I recently had the opportunity to engage in my first ever public, moderated debate with Chris Date, host of the Theopologetics podcast. The debate can be downloaded from either this blog, Chris’ blog, or the blog over at the debates section at Grassroots Apologetics. Considering that I was more nervous than I can even begin to put into words, I think the debate went fairly well. Chris, in my opinion, won the debate, as he was better prepared and sounded much more confident than I did, and that, well, is very important in how one presents one’s case to listeners. I, again, am thankful for the opportunity to get my feet wet in this area of apologetics.. It has helped me to see my strengths and weaknesses more clearly, and that helps me understand how I can better defend the Gospel.
That being said, however, I have also come to understand some things about debate. First off, it is nothing like writing an academic paper! Introverted people, such as myself, will probably not fare very well. My personal notes on the debate resolution could be turned into a small book, but my debate with Chris doesn’t at all reflect that. Secondly, debate is not simply about presenting a compelling argument, it’s also about being compelling in the manner in which you present your case. A compelling presentation, I think, consists largely of being outspoken and confident in what one is saying. I also failed in this area, while Chris beat me hands down.
However, I don’t think that Chris won the debate because he provided a more plausible case for his position. Rather, I believe he won the debate because he was more confident, he was quicker in responding to my questions during cross-examination, and he, overall, dealt with the pressure of doing a first time debate much better than I did. I was a nervous wreck and had to stop more than once to actually remember what Chris had said during the question and answer section of the debate because I had basically blacked out. I heard Chris talking – but my mind went completely blank and I had to regather consciousness, as it were. Had I been more confident, I believe I would not have come across as I have in the debate.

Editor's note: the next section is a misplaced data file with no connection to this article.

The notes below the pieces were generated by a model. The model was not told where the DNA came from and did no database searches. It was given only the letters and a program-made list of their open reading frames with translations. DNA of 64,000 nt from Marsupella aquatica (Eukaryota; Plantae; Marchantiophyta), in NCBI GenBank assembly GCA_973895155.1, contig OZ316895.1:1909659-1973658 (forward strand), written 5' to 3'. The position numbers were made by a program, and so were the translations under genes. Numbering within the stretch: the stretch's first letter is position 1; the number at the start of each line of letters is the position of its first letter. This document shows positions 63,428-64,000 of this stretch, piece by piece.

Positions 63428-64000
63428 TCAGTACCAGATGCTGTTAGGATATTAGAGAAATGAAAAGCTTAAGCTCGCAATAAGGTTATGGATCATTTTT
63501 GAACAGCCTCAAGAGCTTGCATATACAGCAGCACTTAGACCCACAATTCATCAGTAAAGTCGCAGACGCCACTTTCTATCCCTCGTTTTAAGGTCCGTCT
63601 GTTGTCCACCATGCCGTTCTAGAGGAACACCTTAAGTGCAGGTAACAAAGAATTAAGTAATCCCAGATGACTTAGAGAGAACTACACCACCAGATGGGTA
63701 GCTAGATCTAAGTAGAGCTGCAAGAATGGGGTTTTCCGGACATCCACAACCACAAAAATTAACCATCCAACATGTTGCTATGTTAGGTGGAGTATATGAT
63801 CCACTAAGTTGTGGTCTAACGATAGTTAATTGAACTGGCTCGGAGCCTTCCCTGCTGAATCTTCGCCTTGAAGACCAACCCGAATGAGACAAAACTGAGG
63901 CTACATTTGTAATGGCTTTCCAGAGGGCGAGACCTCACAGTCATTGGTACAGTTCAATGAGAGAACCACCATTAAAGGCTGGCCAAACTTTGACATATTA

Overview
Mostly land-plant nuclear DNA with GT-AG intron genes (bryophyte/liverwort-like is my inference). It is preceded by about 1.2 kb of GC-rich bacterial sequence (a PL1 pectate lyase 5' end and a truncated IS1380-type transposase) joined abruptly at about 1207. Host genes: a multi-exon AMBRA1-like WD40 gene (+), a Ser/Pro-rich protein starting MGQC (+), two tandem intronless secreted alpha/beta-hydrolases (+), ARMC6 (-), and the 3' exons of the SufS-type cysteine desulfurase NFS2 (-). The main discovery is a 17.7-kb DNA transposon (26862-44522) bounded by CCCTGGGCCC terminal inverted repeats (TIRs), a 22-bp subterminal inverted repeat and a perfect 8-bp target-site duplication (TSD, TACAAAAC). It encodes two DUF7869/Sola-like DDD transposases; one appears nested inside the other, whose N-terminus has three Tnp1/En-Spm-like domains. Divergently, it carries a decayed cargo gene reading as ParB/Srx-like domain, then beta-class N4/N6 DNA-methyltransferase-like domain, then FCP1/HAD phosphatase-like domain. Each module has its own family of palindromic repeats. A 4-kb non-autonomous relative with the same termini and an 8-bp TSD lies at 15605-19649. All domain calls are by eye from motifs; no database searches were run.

But God is Sovereign, and I believe that He will draw His elect to Himself through whatever means He so chooses in His Infinite Wisdom. So, in other words, I will leave the results to my Lord and God. What I am praying for, however, is that the listeners of the debate will listen carefully to my opening statement, for I address many of Chris’ criticisms of the Biblical doctrine of eternal torment in my opening statement. For instance, in my opening statement I proved from the Scriptures that suffering for one’s sins is indeed a form of payment for one’s sins. This alone, I believe, causes extremely significant problems for the conditionalist’s position, as I think I made clear, with respect to the active and passive obedience of Christ and whether or not the wicked will die…in the conditionalist’s understanding of the word death. Similarly, my opening statement proved that, in the very same passage, Christ identifies the Hell of Fire with a prison from which there is no escape. This refutes conditionalism in one small syllogism, as I also tried to make clear.
I could go over the debate in much more detail, but I honestly find the back-and-forth argumentation that arises from these sorts of exchanges to be quite exhausting. I guess I would just make it a point to emphasize that I do not think that Chris won the debate because he had stronger arguments. I believe that Chris won the debate because he is a better debater. If I ever do enter into another debate, I hope to be better prepared – i.e. I hope to be more confident in my presentation.
For all who are interested, I will be posting some articles over at Grassroots Apologetics that deals with the error of conditionalism in more detail. As far as this exchange with Chris goes, I’ve decided to attach my opening statement for any who are interested in examining my arguments in light of some of Chris’ rebuttal points. I believe that my case is stronger than Chris,’ but I will let you decide on that.
Here is my opening statement, if you’d like to examine the arguments I made.